The exact year of the accession of Festus is not known, but it is known that his death occurred before the summer of 62 a.d.; for at that time his successor, Albinus, was already procurator, as we can see from Josephus, B. J. VI. 5. 3. But from the events recorded by Josephus as happening during his term of office, we know he must have been procurator at least a year; his accession, therefore, took place certainly as early as 61 a.d., and probably at least a year earlier, i.e. in 60 a.d., the date fixed by Wieseler. The widest possible margin for his accession is from 59–61. Upon this whole question, see Wieseler, p. 66 sqq. Festus died while in office. He seems to have been a just and capable governor,—in this quite a contrast to his predecessor.123:470
Acts xxv. sqq. The determination of the year in which Paul was sent as a prisoner to Rome depends in part upon the determination of the year of Festus accession. He was in Rome (which he reached in the spring) at least two years before the Neronic persecution (June, 64 a.d.), therefore as early as 62 a.d. He was sent from Cæsarea the previous autumn, therefore as early as the autumn of 61. If Festus became procurator in 61, this must have been the date. But if, as is probable, Festus became procurator in 60, then Paul was sent to Rome in the autumn of the same year, and reached Rome in the spring of 61. This is now the commonly accepted date; but the year 62 cannot be shut out (cf. Wieseler, ibid.). Wieseler shows conclusively that Festus cannot have become procurator before 60 a.d., and hence Paul cannot have been taken to Rome before the fall of that year.123:471 124:472 124:473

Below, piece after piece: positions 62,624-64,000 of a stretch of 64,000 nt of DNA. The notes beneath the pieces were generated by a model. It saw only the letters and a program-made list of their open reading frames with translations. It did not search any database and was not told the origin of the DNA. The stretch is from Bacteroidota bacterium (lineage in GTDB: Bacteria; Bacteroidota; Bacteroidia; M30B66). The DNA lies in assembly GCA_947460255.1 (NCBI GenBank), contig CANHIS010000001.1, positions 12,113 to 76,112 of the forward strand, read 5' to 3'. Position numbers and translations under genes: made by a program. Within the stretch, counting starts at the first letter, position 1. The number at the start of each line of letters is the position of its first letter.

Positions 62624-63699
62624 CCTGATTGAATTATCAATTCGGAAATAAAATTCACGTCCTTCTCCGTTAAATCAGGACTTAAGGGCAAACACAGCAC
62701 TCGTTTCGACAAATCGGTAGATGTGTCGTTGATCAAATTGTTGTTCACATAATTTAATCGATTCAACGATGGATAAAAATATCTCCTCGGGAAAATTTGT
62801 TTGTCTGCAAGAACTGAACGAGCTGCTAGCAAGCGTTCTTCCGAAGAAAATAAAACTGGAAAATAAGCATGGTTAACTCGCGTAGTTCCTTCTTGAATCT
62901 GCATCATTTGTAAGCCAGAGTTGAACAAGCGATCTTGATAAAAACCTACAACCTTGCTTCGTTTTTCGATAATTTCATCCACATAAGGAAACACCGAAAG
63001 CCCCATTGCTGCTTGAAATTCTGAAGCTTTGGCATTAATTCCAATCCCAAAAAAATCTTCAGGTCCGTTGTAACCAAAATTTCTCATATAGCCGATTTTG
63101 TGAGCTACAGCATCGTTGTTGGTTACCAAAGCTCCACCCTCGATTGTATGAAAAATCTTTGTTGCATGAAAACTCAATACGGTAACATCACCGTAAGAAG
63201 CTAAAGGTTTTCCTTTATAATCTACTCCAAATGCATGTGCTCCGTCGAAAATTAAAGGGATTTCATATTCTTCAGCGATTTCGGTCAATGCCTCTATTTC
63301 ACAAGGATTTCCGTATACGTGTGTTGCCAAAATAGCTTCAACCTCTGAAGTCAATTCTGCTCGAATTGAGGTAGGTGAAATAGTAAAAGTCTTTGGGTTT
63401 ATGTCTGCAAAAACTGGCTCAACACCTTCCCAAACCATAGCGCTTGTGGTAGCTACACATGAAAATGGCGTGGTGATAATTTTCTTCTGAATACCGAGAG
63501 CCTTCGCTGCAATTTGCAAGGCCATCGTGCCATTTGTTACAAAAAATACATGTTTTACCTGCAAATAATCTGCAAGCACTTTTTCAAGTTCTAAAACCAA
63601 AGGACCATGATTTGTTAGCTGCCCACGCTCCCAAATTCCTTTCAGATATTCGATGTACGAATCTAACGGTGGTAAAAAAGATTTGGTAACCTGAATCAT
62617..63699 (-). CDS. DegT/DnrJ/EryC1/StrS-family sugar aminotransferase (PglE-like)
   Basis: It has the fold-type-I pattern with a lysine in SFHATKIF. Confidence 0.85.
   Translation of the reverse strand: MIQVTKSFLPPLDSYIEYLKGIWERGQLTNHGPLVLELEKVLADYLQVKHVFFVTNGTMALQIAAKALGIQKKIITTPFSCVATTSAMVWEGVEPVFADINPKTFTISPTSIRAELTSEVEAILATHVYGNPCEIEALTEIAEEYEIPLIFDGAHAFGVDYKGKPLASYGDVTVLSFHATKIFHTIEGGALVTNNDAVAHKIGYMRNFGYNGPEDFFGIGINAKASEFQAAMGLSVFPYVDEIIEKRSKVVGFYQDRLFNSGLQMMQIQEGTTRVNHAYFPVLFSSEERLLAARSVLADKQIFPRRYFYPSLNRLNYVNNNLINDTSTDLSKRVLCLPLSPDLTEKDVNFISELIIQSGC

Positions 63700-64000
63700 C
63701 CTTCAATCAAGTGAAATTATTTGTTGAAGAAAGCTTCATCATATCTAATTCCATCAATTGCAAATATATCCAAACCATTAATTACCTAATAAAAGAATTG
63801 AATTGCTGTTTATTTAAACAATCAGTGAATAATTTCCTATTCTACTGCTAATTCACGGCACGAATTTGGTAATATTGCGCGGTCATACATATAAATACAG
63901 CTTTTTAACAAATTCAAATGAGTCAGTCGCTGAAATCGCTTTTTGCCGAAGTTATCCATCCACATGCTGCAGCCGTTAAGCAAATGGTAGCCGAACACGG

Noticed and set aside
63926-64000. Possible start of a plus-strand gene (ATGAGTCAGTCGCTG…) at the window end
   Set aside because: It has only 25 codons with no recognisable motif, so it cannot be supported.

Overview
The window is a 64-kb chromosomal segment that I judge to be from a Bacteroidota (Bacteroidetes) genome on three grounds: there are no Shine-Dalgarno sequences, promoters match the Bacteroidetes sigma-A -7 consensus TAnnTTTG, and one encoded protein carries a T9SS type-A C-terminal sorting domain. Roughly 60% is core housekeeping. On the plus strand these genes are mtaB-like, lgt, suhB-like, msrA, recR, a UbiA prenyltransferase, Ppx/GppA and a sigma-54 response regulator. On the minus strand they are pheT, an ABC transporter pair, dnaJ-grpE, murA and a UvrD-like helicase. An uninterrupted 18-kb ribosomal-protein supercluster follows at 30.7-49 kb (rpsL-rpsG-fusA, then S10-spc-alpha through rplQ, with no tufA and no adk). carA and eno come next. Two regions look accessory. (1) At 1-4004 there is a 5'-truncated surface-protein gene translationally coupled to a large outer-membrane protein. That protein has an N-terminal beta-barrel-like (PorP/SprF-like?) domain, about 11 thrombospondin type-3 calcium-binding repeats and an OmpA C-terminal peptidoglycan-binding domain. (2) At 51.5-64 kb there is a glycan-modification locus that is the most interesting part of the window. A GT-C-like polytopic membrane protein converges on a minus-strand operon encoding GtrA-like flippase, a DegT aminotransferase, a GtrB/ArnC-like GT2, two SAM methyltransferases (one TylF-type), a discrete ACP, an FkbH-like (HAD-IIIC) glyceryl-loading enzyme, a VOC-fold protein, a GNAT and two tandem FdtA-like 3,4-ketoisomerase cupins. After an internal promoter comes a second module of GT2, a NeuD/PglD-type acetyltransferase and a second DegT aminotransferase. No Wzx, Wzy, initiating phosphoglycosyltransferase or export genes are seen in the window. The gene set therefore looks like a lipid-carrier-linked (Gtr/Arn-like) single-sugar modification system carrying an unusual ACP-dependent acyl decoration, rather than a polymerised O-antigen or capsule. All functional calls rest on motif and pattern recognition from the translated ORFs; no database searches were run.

See Acts xxviii. 30.124:474